Entering the 2015 season, there are a handful of teams that are in need of a strong presence at the RB position, one of the most notable teams is none other than 'America's team,' the Dallas Cowboys.  In 2014, the Cowboys offensive line asserted itself as one of (if not the most) dominant O-lines in the NFL.  Behind that line, DeMarco Murray was able to rack up 1,845 yards and 13 TDs.  Measuring in at 6'0" and 213 lbs at the NFL combine, Demarco Murray's measurables are eerily similar to Gordon's.  Add that with a zone-blocking scheme that Gordon has become accustomed to during his time in Wisconsin, we could see an incredible rookie season for the former Badger.  In Dallas, Gordon's major competition would be the recently signed Darren McFadden and the former 5th-round pick, Joseph Randle.  However, given his injury history, it's hard to believe that the Boys would put all of their eggs in McFadden's basket.  It's also hard to believe that Dallas would put their faith in Randle who has amassed only 105 carries in two seasons.

Lightning in a Bottle

Another team in need of a fresh start at running back is the San Diego Chargers.  After parting ways with veteran RB Ryan Matthews, the Chargers are an enticing option for any potential running back.  Although Branden Oliver showed glimpses of greatness in 2014, by the end of the season he averaged only 3.6 YPC. If Gordon were to fall to the Chargers he would be expected to immediately take the reins as the starting RB.  Couple that with the 'change of pace' trait in Danny Woodhead and Gordon would be kept 'fresh' throughout the season and able to do what he does best... run the ball.  Combine that with an improved offensive line (added Orlando Franklin, among others, in free agency) and Melvin Gordon could immediately become fantasy relevant in all formats.

Completing the Triple-Crown

A third team that could use a fresh RB is the Indianapolis Colts.  Even with the recent acquisition of veteran RB Frank Gore, the Colts are in desperate need of a long term solution to their running back situation.  After correcting their fatal mistake by dropping Trent Richardson this off season, the Colts signed the fading star of Gore to a 3-year $12 million contract.  So if Gordon were to fall to the Colts come draft day, what can we expect from him next season?  The answer is... not much.  Like Fred Jackson, Gore just continues to be relevant in the fantasy world.  If Gordon were to join the Colts, expect Gore to receive the bull's share of the carries until Gordon proves without a doubt that he is the better option.  That being said, it's clear that adding Gordon would solidify their future as a dynasty offense with the three-headed monster of Luck-Hilton-Gordon.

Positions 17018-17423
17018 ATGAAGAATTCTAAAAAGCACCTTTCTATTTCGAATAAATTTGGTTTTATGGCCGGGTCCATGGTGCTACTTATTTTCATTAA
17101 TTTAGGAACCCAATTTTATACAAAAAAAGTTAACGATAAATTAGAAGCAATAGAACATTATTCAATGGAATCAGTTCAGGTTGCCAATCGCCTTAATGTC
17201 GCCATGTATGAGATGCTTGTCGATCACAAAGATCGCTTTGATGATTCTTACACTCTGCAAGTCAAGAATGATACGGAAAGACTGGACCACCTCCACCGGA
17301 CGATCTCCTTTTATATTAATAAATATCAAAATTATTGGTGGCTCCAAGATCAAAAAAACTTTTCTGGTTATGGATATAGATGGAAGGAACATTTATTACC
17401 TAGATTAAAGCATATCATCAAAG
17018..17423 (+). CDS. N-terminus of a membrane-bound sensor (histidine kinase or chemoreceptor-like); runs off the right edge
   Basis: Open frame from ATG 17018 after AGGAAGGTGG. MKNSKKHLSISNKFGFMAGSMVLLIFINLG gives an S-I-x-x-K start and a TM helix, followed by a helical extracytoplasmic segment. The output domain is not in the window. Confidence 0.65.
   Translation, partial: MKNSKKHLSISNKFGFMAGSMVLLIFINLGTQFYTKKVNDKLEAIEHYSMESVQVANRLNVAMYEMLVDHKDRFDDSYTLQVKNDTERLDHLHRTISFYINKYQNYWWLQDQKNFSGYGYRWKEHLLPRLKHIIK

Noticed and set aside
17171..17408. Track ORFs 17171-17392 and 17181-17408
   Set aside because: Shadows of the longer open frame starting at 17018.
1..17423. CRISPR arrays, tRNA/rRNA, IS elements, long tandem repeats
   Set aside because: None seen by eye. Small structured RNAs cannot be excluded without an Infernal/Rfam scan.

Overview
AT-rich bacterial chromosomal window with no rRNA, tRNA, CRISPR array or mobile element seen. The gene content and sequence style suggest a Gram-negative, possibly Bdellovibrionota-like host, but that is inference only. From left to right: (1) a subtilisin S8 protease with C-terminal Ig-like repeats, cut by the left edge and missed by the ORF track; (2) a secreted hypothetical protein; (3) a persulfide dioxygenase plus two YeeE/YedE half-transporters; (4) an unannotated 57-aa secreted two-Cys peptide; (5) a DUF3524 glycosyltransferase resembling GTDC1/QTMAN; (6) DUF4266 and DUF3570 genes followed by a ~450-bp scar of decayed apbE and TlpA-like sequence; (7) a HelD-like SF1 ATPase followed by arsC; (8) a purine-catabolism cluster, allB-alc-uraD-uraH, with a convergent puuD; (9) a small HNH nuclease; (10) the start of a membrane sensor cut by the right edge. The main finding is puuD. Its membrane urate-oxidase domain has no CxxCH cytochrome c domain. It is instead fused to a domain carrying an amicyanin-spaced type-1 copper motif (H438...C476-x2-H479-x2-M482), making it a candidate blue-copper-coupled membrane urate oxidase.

Conclusion: Where to draft Gordon in 2015

Standing at 6'1" 215 lbs, Gordon resembles (and plays like) a bulkier Jamaal Charles.  Now of course, nobody can say that Gordon is guaranteed to see the success that Charles has seen in the NFL, but looking at the numbers, it's not impossible.  During the NFL combine, Charles ran a ridiculous 4.22 40-yard dash.  Although Gordon could only post a 4.52 40-yard dash (still an incredibly fast time), don't think that he doesn't have the 'big play ability' that Jamaal Charles has.  In the NFL, the one thing more important than being able to outrun a tackler, is being able to cut and create space between tacklers... a skill that Gordon possesses.  In the underrated 20-yard shuttle drill, Gordon posted an incredible 4.07, showing off his prowess as a back capable of changing directions on a dime.  Assuming Gordon goes to a team that truly needs a running back, we can expect fantasy results that could rival that of last year's leading rookie rusher, Jeremy Hill.  Projected as a first round pick in the NFL draft, expect Gordon to live up to (or even exceed) the hype.  Look to target Melvin Gordon in the mid rounds of the draft and expect strong RB2 numbers with possible RB1 potential.

Check out Phil Roeder's Flickr page for more awesome images.

Published in Fantasy Coverage

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You guys remember Ryan Mathews back in 2010? He was actually considered a Top 10 fantasy running back before he even saw a single snap in the NFL. Fresh out of Fresno State, Mathews (who was in his early 20s at the time) stepped into a situation where Hall of Fame running back Ladainian Tomlinson went ring chasing with the New York Jets. Fellow Chargers backup running back Darren Sproles remained with the team, but was still relegated to the role of receiving back and was never considered to be a real replacement for Mathews. So everything looked lined up for fantasy production right off the bat for the rookie.

Flashback to 2010

Due to his situation, Mathews had a rare opportunity to start off his NFL career as an RB1. It seems silly now considering Mathews was outrushed by the likes of Mike Tolbert during his rookie season. Tolbert finished 2010 with a team-high 735 yards and a team-high 11 touchdowns. Mathews was much less impressive but still managed to rush for seven touchdowns and 678 yards (4.3 yards per carry).